When the pair arrived late for their Scoot flight from Tokyo to Bangkok, they booked another flight and got there via AirAsia instead. Clunes was allowed to do the same thing as she did when flying by United — she was wheeled onto the plane, and her scooter was disassembled and placed into the plane’s cargo hold.
So far, so good. But it was when they finally were to fly by Scoot to Singapore that things would take a turn for the worse.
Trouble in Bangkok
In Bangkok, Clunes and Gonzalez reached the airport on time and went to the check-in counter. Gonzalez recalls telling Scoot’s staff at the counter about the scooter.
“I asked if there was any problem with this scooter, they said ok. We will let you check in, but the captain will decide if we can allow the scooter or not. I asked the staff if there was any problem with the battery, she said no, there’s no problem.”
When they reached the boarding gate, the Scoot staff there asked Gonzalez to remove the battery pack from the scooter. He did so. But then the staff asked him to dispose of the battery pack before they could come on board.
Gonzalez appealed for a solution — because obviously, the scooter won’t work without its batteries — but the staff at the boarding gate, he said, were not forthcoming with ideas or help. When Gonzalez mentioned that he had emailed Scoot in advance to inform them of his mother’s condition but had received no reply, he told Mothership that he was told the following:
“If the Scoot web service didn’t answer you, the responsibility for not answering is yours.”
Gonzalez then asked to speak to someone in charge. The staff said that the final decision would be made by the captain. The captain appeared, and spoke to Gonzalez.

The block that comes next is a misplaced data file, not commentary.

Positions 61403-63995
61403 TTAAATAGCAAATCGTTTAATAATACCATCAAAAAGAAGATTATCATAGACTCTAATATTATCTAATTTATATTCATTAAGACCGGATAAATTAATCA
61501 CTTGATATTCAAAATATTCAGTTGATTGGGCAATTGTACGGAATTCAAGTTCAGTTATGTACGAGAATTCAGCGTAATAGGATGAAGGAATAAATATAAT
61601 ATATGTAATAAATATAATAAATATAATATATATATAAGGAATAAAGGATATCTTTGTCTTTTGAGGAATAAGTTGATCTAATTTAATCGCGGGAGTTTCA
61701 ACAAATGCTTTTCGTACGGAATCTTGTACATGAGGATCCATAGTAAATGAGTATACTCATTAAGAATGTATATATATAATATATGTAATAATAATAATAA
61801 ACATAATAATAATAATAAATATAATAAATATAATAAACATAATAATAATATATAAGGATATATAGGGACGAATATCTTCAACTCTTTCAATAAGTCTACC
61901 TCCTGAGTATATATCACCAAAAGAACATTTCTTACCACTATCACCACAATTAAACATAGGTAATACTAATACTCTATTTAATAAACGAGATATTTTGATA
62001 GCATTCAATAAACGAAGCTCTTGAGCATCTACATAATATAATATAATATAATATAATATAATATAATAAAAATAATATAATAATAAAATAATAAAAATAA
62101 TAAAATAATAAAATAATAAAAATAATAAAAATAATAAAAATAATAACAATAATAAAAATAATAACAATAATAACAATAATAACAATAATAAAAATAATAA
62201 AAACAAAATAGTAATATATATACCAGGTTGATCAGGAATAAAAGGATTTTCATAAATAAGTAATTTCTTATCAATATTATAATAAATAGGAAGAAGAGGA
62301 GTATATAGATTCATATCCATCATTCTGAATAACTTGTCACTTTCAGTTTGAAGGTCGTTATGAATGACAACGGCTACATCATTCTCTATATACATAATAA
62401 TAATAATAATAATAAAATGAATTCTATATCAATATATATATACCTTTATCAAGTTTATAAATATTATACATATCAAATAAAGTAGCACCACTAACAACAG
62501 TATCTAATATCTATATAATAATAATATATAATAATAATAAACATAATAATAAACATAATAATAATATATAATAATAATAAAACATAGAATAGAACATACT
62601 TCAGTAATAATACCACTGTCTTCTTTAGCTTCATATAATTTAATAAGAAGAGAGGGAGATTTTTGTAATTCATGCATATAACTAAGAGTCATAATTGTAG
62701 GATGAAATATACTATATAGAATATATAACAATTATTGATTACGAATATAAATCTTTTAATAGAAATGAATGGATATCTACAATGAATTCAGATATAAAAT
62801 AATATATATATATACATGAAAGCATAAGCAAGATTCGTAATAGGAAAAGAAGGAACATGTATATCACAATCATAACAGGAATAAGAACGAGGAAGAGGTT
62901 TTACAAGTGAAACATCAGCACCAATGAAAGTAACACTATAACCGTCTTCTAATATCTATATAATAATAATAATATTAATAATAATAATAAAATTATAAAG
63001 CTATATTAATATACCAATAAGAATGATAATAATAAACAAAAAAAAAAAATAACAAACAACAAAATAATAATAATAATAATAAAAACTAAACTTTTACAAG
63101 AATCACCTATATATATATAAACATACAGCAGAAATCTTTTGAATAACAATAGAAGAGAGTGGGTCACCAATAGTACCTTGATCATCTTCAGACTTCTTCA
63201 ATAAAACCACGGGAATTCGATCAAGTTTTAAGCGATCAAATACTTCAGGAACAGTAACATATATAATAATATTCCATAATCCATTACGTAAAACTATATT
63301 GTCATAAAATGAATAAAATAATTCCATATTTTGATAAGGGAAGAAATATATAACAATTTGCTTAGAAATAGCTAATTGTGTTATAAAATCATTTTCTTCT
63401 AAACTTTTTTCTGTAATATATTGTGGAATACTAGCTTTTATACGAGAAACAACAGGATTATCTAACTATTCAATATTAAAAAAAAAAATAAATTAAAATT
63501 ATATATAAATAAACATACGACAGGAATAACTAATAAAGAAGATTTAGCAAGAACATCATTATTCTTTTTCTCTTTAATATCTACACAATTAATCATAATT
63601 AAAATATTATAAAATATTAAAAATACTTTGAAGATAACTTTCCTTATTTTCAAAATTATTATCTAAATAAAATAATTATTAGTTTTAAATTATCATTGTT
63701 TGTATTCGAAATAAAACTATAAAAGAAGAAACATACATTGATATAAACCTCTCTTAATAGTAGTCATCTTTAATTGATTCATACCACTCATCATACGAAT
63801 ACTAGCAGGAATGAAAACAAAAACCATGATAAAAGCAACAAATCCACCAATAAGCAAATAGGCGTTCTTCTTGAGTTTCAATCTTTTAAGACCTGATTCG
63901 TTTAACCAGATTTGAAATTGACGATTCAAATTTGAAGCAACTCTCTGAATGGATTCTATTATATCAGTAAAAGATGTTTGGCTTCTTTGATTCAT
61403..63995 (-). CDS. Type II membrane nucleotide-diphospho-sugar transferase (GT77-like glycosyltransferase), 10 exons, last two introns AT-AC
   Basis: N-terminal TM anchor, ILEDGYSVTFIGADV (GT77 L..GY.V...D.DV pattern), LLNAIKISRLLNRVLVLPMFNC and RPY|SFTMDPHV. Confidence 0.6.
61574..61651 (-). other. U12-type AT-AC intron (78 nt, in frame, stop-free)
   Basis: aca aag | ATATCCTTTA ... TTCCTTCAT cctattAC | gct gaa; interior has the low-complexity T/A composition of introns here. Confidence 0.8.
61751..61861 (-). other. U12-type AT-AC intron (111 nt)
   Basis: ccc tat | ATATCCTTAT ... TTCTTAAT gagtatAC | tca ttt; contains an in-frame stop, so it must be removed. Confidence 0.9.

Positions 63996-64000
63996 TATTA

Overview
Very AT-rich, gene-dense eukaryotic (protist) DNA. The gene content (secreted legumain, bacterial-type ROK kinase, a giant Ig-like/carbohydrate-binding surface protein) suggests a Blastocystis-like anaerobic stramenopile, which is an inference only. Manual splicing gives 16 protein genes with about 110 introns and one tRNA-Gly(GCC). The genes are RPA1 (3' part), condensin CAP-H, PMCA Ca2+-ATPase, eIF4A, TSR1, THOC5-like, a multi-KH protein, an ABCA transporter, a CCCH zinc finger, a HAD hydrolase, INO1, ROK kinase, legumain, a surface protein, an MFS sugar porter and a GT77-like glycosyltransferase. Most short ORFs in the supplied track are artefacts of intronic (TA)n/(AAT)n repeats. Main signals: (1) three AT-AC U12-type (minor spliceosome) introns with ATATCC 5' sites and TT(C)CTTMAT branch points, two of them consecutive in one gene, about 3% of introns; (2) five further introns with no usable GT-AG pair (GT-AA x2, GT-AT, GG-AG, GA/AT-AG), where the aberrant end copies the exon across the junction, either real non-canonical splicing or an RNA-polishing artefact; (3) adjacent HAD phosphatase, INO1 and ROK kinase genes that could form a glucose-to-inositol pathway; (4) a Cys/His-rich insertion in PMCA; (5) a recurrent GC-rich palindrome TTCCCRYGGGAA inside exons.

“He said, ‘Ok, we can’t take the battery, so either you dispose of the battery or you are not getting into Singapore’. I told him this scooter is my mum’s legs — I cannot dispose of the battery.”
The captain said he could not risk the safety of other passengers on board, to which Gonzalez replied that he understood, but he could not simply throw the battery away.
As we mentioned earlier, mobility aids with dry cell batteries can be safely stowed in cargo as check-in luggage.
While the staff at the check-in counter might have made a mistake in telling Gonzalez that there were no issues with the batteries, the captain could have ordered that the scooter be turned off and stowed in the cargo hold, and then allowed them on board — as with what the other two airlines did.
Again, Gonzalez asked Scoot to help him come up with a solution. But according to Gonzalez, the captain then said right in front of him:
“Ok. He’s saying no (to discarding the batteries), then I will go (i.e. take off without Gonzalez and Clunes).”
The captain left without another word, and Gonzalez recounts how the Scoot staff removed their luggage from the plane in front of everyone watching.
“My mum was crying, and they still don’t give us a solution. I asked at least for my money back, as the flight cost US$300, but they didn’t give it.”